Decision time, Cash or Investment ISA?
ISA season is almost upon us and so the time has come when thousands of UK people will be thinking about how to prevent the taxman taking a hefty chunk out of their savings.
Designed to be a way to enable savers to earn high rates of interest without having to pay any tax, ISAs have been a popular way to save over the years.
However, with the allowance struggling to keep up with inflation and interest rates painting a bleak picture, many will be wondering whether it’s worth all the hassle.
Well, don’t give it up just yet as there does seem to be a glimmer of hope for these tax-free accounts. People are ploughing more cash back into ISAs – up by over £1,000 on average between 2012 and 2013.
If you’re thinking about taking your chances with an ISA before the end of the tax year, which type will you go for: cash or shares?
What’s the difference?
There are two types of ISA (individual savings account): a cash ISA and a stocks & shares ISA. Despite both offering tax-free benefits, there are some significant differences between the two.
First off, you will need to consider your attitude towards investment risk. With a cash ISA there is no risk – it is simply a standard savings account in a tax free wrapper.
On the other hand, a stocks & shares ISA puts your cash into various funds, trusts, bonds and shares. This means that there is a possibility that the value of your ISA will go down, as well as up.
What is the limit?
As ISAs offer tax-free savings and investments, there is a limit as to how much you can save. For the 2013/14 tax year the ISA allowance is £11,520 – up to half of which can be cash.
So, if you only have a Cash ISA, you can only deposit a maximum of £5,760, whereas if you have stocks & shares ISA investment you can invest the entire £11,520. If you wish to mix and match, you can put up to £5,760 in each.
The ISA allowance is due to increase for the 2014/15 tax year to £11,880, but the same rules apply, so the cash ISA limit will be £5,940.
Don’t forget, the allowance is the amount deposited into the account. If you deposit £5,760, then withdraw it, you will lose all tax free benefits and won’t be able to put any money back into the account until the next tax year.
It’s also worth remembering that any unused allowance does not roll over, so if you don’t use it, you lose it.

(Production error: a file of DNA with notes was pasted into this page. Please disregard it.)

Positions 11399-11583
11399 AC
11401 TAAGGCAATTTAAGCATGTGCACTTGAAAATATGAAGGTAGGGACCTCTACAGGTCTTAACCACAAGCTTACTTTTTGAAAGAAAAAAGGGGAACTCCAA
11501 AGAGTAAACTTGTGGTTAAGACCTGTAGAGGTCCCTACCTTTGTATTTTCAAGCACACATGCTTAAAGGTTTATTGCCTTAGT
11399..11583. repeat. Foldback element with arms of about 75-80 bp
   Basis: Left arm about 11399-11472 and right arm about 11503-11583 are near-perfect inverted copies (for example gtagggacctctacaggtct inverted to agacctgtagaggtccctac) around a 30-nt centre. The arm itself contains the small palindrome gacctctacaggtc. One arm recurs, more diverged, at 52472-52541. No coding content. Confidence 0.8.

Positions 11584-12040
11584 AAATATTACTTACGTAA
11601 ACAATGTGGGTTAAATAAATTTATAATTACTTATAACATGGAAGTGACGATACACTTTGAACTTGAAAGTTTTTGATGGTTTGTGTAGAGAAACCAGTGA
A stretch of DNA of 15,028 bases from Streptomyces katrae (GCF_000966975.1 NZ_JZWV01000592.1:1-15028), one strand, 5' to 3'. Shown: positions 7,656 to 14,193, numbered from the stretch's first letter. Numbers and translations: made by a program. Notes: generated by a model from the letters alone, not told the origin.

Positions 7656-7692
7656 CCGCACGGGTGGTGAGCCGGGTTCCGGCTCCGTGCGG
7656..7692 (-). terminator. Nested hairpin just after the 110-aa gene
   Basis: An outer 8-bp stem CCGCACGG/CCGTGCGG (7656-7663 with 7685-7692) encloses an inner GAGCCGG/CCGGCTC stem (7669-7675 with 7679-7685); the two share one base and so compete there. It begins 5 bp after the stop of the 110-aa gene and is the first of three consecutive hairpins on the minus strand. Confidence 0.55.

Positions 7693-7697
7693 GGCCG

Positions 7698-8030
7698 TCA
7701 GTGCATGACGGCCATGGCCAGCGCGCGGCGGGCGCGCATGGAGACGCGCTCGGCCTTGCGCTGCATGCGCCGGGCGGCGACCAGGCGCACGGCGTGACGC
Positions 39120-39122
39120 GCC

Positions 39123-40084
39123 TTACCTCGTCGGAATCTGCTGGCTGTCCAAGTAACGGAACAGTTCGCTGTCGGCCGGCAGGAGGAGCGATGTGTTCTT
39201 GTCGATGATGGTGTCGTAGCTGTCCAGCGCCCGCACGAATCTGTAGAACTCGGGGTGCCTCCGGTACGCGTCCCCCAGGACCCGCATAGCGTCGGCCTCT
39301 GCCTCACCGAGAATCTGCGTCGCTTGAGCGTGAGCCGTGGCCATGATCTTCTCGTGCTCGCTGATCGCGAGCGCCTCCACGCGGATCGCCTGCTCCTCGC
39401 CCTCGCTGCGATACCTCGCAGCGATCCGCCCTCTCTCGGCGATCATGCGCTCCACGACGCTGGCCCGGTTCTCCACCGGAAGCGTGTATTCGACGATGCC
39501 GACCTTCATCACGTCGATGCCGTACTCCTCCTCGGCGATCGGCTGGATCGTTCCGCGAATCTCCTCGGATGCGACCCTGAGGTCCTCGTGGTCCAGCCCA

Fixed rate or a risk?
Choosing between a cash and shares ISA isn’t as simply as you might think. While a part of that decision will depend on your attitude to investment risk, the most important part should be decided on whether you stand to gain by investing.
A standard Cash ISA is simple, it’s essentially a savings account where you don’t have to pay income tax (which you probably already pay on your salary) on interest. You can easily compare interest rates here and other features to find the most suitable account.
With a stocks & shares ISA, your investments are exempt from capital gains tax – an entirely different kettle of fish.
You are able to earn as much as £10,900 a year in interest before you’re expected to pay this tax. Therefore, the tax free benefits may not even apply to you.
On the other hand, if you are a CGT payer and expect to hit the threshold, an ISA could help cut your costs. Dividend income is taxed at 10%, 32.5% and 37.5%, for basic, higher and additional rate taxpayers respectively. However, in an ISA the maximum rate is 10% – a large saving for big investors.
Rates for top deals
Unfortunately, returns on all savings accounts – including ISAs – have been hit by the low Bank of England base rate. Just last year, it was reported that the average AER on a Cash ISA with a balance of £3,000 was 1.74%.
However, if you spend a bit of time searching, you’ll still be able to benefit from a better-than-average interest rate.
In terms of stocks & shares ISAs you will want to look at the ‘crown rating’ as supplied by the Financial Express. This is indicative of its past performance and along with the fund risk should guide your decision.
Liontrust Special Situations is currently one of the market leaders, with a crown rating of five, 0% initial charge, 1.75% annual charge and medium to high fund risk.
|Written by :|
|Jemma is a news & research reporter for compareandsave.com.Having worked as a journalist on a number of personal finance websites; she now spends time researching and commenting on UK personal finance stories and investigating new ways to help our readers save money.For press enquiries, please visit our Media Centre page.|